Review by Erin Brereton, Common Sense Education | Updated April 2015

Bystander Revolution

Uneven content limits the impact of laudable anti-bullying site

Subjects & skills
Skills
  • Character & SEL
  • Communication & Collaboration

Subjects
  • English Language Arts
  • Social Studies
Grades This grade range is a recommendation by Common Sense Education and not the developer/publisher.
9-12
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Pros: Kids can get some helpful tips for dealing with and preventing bullying.

Cons: Content quality varies per video; some are more helpful than others.

Bottom Line: Though kids may not find concrete tips or actionable help in every video, they'll likely feel empowered after spending time on the site.

User-submitted videos and brief celebrity testimonials provide encouragement and advice; teachers could potentially show them in class to explain bullying -- and how to stop it.

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Bystander Revolution was launched in 2014 by MacKenzie Bezos, wife of Amazon founder Jeff Bezos, and it features more than 100 one- to two-minute videos. Celebrities like Ansel Elgort and MMA fighter TJ Dilashaw, along with teens who submitted their own clips, share personal experiences and offer tips on handling and preventing bullying.

Kids can find videos on the site by clicking on situation-related topic headings, such as "being afraid to help" or "feeling excluded." User-submitted videos have to be uploaded via YouTube, and site videos can be watched on YouTube or through the Bystander Revolution website.

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Generally, the site's videos feature positive, uplifting advice. The content can vary; some videos -- both celebrity and user-submitted ones -- can feel a little long and unfocused. It's hard to criticize the subjects, who all clearly have an admirable intent. As a result, however, kids may not get hugely actionable suggestions from every single clip they watch. Teachers will likely want to screen videos before showing them in class or sharing them with students via email to make sure they select the most clear, helpful examples.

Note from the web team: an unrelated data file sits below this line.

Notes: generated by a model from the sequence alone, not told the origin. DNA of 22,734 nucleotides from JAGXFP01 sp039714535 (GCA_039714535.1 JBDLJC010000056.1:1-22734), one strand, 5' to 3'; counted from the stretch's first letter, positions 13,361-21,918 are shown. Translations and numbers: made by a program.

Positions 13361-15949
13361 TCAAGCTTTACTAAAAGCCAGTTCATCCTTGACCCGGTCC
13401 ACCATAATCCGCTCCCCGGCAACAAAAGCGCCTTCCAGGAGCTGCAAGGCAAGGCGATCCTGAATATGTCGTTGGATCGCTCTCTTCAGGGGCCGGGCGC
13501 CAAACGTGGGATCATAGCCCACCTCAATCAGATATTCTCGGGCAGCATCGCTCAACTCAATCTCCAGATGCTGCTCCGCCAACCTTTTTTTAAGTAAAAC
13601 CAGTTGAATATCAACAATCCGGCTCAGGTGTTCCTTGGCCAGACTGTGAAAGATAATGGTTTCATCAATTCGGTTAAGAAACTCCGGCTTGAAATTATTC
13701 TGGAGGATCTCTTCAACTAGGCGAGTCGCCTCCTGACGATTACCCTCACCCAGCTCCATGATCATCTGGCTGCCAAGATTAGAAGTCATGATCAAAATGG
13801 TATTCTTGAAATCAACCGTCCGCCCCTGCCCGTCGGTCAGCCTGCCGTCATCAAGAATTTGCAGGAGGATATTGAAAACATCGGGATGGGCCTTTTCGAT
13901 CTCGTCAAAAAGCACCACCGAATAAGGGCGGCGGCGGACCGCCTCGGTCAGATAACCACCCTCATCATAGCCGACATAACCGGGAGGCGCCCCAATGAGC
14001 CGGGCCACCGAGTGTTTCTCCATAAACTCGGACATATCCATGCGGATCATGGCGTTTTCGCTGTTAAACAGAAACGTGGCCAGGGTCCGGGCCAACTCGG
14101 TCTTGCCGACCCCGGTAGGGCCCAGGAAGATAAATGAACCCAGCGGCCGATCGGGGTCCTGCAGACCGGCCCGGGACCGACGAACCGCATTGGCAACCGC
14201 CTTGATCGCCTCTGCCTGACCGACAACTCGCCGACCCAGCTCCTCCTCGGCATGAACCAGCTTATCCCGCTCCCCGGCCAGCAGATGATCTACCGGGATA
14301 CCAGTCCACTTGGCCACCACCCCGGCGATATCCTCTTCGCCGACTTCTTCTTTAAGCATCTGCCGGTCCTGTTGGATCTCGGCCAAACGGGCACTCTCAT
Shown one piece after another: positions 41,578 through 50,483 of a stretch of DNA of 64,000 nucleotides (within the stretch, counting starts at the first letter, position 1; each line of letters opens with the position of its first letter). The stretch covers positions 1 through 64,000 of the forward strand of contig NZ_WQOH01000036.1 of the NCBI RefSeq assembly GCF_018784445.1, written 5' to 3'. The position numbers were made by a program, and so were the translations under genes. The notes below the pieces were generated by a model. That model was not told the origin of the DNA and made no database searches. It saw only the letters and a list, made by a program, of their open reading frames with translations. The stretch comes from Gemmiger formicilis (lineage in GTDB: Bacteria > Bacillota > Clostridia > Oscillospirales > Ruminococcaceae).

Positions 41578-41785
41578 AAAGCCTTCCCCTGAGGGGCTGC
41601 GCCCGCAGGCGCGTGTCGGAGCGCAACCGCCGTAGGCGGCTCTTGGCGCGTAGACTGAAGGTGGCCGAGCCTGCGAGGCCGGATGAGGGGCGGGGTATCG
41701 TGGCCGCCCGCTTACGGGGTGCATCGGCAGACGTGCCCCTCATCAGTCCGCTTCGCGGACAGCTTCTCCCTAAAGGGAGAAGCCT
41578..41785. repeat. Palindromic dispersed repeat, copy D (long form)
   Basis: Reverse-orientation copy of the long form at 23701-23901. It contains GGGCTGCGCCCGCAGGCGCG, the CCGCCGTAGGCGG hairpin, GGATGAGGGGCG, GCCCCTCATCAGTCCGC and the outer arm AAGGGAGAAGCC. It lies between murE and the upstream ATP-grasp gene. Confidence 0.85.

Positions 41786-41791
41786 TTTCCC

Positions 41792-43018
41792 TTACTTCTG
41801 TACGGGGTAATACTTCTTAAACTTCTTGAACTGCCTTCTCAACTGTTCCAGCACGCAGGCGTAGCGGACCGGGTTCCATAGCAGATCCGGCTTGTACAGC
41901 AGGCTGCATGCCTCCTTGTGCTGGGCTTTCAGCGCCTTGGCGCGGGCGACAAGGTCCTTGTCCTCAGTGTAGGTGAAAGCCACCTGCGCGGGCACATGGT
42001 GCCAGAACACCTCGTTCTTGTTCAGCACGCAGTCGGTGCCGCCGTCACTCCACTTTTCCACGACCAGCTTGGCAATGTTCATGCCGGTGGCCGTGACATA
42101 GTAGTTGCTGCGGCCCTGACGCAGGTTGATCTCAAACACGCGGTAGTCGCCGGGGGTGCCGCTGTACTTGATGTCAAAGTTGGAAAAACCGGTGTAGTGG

Regardless of how long, short, or focused the videos are, kids will definitely get emotional support from watching them -- whether they're frustrated about seeing classmates bullied or being picked on -- which is a huge plus. Bystander Revolution's only major flaw is its almost universal focus on video clips. Aside from a page listing several teen hotlines, educators and kids won't find many other materials. Adding written resources and interactive or other elements might help kids who come to the site looking for help -- and would make the overall experience even more engaging.

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Overall Rating

Engagement Is the product stimulating, entertaining, and engrossing? Will kids want to return?

Celebrities and teens share personal stories in brief videos kids may be able to relate to. Kids can't post comments or react, which prevents potential cyberbullying and negativity but limits interaction and impact.

Pedagogy Is learning content seamlessly baked-in, and do kids build conceptual understanding? Is the product adaptable and empowering? Will skills transfer?

Kids learn positive solutions to help them avoid being victimized or (even inadvertently) bullying someone else. They'll also find out how to help kids who are being bullied.

Support Does the product take into account learners of varying abilities, skill levels, and learning styles? Does it address both struggling and advanced students?

The site offers a number of help hotline resources for teens, including a suicide hotline. Otherwise, though, it's tough to view the videos methodically or find which ones are consistently helpful.


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